I well remember the post-war fashion for canasta, which my older brothers played with great enthusiasm, if inexpertly. This brought the verb meld into much wider circulation than it ever had before, though it had been recorded from the 1880s in connection with other card games, such as pinochle and rummy. This sense, of laying down or declaring a combination of cards, is from German melden, to announce. As it appeared first in the US, one may guess that it derives from German immigrant usage.
Oddly, the verb had made an earlier appearance in the language, in medieval times, when it meant much the same as the modern German verb — to make known or announce, later also to inform against a man or accuse him. It was an Old English term that derived from Germanic sources. It vanished from the language in the fifteenth century, only to be reintroduced from the modern German language in a different sense.
The other verb, meaning to merge or combine, is by comparison an upstart — it’s recorded only from the middle 1930s. In grammar as well as meaning it’s a blend, since it was almost certainly created by combining melt and weld. Early examples suggest it arose in cookery, meaning the blending of flavours. It has become a standard part of the language, more in the US than the UK; meld as a noun meaning a blend or combination dates from the 1970s.
4. Questions & Answers: Screw your courage to a sticking-place
[Q] From Christy Wopperer: “The phrase screw your courage to a sticking-place, is said to be by Shakespeare, but would you know or can you describe what or where a sticking-place might be? Without knowing why, I just love this phrase, but cannot find any mention of sticking places in my searches online.”
[A] The phrase in that form and sense does appear first in Macbeth, spoken to the thane of Glamis by his wife when encouraging him to murder Duncan. Macbeth is having a bad case of cold feet and is thinking of all the things that can go wrong. The RSC Shakespeare gives Lady Macbeth’s line in the slightly modernised form, “But screw your courage to the sticking-place / And we’ll not fail”. Today we’re much more likely to talk simply about screwing up our courage, another form of the same expression.
The idea is of a place where something stops and holds fast. If Macbeth does this, he won’t change his mind but stay with his previous decision to act against King Duncan. However, nobody is quite certain what the sticking-place is — as so often, Shakespeare omitted to tell us what he meant and sticking-place appears in English only in reference to this line.
The Clarendon Shakespeare, published in Oxford in 1869, suggested it refers to “some engine or mechanical contrivance”. In a note in another Shakespeare play in the same series, Troilus and Cressida, the editors argue that it had something to do with “screwing up the chords of string instruments to their proper degree of tension”. The Oxford English Dictionary’s entry, published in 1911, accepts this as the correct answer.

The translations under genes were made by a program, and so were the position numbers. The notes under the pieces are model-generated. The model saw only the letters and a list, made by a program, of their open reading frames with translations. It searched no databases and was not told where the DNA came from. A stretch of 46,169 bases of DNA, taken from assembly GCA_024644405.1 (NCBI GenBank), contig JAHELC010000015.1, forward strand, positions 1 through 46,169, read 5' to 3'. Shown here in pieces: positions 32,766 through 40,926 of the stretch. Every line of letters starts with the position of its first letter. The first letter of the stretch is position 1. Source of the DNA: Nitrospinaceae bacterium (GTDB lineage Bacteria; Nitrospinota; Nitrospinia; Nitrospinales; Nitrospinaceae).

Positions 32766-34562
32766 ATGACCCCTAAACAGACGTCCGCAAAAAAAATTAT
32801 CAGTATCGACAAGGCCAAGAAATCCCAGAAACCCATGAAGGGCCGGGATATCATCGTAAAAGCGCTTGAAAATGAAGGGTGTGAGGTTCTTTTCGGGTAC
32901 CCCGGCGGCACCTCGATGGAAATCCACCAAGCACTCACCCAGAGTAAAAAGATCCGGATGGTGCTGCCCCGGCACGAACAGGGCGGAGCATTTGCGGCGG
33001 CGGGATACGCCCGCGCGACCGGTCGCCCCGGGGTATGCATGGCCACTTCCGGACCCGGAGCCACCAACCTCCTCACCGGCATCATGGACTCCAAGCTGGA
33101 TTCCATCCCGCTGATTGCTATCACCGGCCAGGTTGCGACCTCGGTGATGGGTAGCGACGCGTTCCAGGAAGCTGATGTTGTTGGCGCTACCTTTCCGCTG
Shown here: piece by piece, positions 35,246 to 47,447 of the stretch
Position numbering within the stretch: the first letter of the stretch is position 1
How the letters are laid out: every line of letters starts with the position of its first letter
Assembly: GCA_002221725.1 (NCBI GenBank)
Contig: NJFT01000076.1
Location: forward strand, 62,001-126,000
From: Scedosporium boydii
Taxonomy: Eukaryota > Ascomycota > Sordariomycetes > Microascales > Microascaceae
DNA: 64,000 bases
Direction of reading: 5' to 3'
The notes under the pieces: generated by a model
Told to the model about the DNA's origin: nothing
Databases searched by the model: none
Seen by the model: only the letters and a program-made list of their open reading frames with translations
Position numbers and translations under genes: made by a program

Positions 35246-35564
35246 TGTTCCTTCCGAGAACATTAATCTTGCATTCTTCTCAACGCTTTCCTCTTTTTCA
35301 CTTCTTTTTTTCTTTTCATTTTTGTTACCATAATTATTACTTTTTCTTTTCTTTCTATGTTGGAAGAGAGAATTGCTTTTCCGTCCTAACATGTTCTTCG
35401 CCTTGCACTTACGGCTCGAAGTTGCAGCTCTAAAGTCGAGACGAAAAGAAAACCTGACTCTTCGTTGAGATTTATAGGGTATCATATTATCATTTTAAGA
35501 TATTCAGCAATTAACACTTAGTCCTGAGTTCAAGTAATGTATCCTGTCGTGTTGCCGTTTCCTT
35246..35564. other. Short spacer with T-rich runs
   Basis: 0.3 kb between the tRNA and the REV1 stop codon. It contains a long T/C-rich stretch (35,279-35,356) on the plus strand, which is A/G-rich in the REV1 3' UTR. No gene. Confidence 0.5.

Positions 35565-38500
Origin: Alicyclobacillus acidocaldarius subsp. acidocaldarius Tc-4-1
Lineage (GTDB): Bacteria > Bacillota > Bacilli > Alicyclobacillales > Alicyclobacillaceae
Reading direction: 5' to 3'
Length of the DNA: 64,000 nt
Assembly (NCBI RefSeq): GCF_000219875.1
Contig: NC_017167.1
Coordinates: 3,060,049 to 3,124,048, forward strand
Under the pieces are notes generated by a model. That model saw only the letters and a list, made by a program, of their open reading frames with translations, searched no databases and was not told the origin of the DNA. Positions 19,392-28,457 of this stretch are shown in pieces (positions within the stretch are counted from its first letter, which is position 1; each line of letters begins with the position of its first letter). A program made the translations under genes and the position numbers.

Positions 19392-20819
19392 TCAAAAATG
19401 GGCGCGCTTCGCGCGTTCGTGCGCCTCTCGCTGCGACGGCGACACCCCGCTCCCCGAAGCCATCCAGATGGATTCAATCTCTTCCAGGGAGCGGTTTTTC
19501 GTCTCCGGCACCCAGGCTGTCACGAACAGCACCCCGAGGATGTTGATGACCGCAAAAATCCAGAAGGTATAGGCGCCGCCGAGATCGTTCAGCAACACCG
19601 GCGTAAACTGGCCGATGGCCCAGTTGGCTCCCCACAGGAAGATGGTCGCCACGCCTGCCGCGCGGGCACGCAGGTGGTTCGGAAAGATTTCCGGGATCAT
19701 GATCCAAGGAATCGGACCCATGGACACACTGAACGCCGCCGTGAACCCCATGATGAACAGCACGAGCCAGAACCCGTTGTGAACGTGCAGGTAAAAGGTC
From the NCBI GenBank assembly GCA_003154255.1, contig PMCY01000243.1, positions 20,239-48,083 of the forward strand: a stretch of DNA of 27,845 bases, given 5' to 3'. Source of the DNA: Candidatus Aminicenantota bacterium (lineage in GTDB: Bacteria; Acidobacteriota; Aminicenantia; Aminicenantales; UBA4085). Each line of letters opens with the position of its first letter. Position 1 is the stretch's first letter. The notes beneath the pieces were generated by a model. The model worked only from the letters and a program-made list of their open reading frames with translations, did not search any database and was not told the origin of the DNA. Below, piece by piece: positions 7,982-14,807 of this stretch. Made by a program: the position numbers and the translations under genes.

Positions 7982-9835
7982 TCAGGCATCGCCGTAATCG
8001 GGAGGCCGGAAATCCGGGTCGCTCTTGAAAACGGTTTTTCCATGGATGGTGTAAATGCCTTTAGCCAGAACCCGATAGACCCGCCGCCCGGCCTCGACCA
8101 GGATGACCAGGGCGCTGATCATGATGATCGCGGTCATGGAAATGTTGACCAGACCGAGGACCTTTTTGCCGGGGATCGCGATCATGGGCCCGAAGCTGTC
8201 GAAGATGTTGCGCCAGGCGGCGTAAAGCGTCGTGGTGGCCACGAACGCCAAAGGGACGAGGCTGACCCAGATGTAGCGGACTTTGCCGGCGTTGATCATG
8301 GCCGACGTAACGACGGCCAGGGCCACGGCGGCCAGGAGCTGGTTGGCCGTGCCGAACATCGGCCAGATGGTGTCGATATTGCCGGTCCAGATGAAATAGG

A writer in Notes and Queries in December 1869 instead suggested the image of a contemporary soldier, “with his crossbow planted at an angle against the ground, screwing its cord by means of a kind of windlass to ‘the sticking-place,’ or catch, by which it will be held at furthest stretch.” This has also been put forward by other writers and it’s accepted by most modern editors of the play. It’s supported by a line later on in the scene: “I am settled, and bend up / Each corporeal agent to this terrible feat”, where by “bend up” it’s accepted Macbeth is referring to the stringing of a longbow. A martial image would make sense when discussing a murder.
As things stand, however, we’ve no way of deciding for certain which allusion, if either, is what Shakespeare had in mind.
• Anne O’Brien Lloyd says that a women’s clothing shop in Saskatoon regularly displays an inducement to buy at bargain prices: “All pants half off”. It might be a cunning advertising ploy, of course. Or possibly not.
• The Guardian suffered a classic error on 21 February. Lorena Verdes read: “Vere ‘Papa’ Bird had steered the island to independence from Britain in 1981 and was at that time revered on the island for having shaken off the imperial yolk.” Also with egg on its face, Don Herring reports, was the Associated Press. In a story dated 15 February on the crash near Buffalo, it wrote that the aircraft was “equipped with a ‘stick shaker’ mechanism that rattles the yolk to warn the pilot if the plane is about to lose lift.” You may not be surprised to learn that at least a dozen US newspapers reprinted the story complete with mistake.
• While we’re on unfortunate errors not caught by spelling checkers, the Wall Street Journal suffered one in an article on 19 February, in which it wrote about GE “raising $15 billion in a public sock offering”. John Shore feels this must be a world record.
• Dennis Ginley found another such error in the corrections column of the Oregonian of Portland on 24 February: “The Oregonian strives to be accurate, fair and complete in it’s coverage, and corrects significant errors of fact.” It would seem they’re not so much concerned with errors of punctuation.